Central America recovering from 2020 hurricanes

Central America recovering from 2020 hurricanes

. 1 min read

Maximo (left) inspects what is left of his house on a hillside in Cunen, Guatemala. A landslide caused by Hurricane Iota in November left little behind, but his family got out safely. PHOTO: COURTESY IENMPG

By Christie R. House

February 11, 2021 | ATLANTA

Maximo was attending his mother’s funeral service in November when he received an urgent call from his neighbors in Cunen, Guatemala. His house on the hillside was gone after a landslide wiped it out during Hurricane Iota. It took him hours to reach the site because debris blocked the road. But his pregnant wife and three children had gotten out in time.

María de Lourdes Ramírez Mroczka, a United Methodist missionary working with the National Evangelical Primitive Methodist Church in Guatemala to distribute emergency aid in Cunen, was amazed by Maximo’s deep faith as he was never without a smile. “You don’t argue with God,” he said. “The Lord gives, the Lord has taken away. I praise the Lord because my family is safe.”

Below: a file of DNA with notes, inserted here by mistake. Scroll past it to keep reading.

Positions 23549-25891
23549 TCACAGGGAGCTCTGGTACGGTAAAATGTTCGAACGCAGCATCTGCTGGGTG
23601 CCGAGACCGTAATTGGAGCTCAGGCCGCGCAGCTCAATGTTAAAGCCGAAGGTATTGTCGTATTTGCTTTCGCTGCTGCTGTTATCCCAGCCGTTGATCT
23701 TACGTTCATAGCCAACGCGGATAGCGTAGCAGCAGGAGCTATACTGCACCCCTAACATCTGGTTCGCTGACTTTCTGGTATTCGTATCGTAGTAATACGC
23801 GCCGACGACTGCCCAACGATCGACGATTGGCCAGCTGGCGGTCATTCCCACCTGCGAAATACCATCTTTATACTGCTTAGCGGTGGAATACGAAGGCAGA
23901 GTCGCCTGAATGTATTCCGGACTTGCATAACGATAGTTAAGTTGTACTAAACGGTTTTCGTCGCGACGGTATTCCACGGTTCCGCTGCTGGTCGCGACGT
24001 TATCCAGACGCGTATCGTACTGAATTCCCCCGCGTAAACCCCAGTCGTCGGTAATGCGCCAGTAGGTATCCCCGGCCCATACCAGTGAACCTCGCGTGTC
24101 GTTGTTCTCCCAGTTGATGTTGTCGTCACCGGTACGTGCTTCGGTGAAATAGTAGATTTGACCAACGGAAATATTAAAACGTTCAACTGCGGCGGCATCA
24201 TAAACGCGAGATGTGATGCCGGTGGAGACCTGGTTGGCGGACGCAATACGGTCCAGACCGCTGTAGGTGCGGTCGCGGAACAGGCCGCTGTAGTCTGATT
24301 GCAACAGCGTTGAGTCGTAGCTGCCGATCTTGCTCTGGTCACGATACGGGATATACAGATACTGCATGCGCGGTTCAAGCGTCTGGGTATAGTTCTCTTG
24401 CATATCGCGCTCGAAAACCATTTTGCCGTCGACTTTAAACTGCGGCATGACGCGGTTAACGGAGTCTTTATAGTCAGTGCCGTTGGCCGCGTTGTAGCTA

The 2020 Atlantic hurricane season produced 30 named storms and 13 hurricanes – the most ever recorded in a season, according to the U.S. National Oceanic and Atmospheric Administration. Several of the worst Category 4 hurricanes made landfall in Central American countries, affecting some of the poorest populations in Latin America. From August 2020 through January 2021, the United Methodist Committee on Relief released a series of emergency grants to Methodist and ecumenical partners to aid emergency relief efforts across Central America.

Recovery from this year of disasters will take years, but currently, emergency relief is still ongoing, with COVID-19 cases and lock-downs complicating operations. Roland Fernandes, general secretary for Global Ministries and the United Methodist Committee on Relief, reiterated UMCOR’s commitment to the region.

“These emergency grants, spread out across six countries in Central America, provided emergency food, building supplies and COVID-19 protection for some very vulnerable people in deeply affected communities,” Fernandes noted. “Through these grants, UMCOR is developing relationships with new partners to build a foundation for further cooperation and response.”

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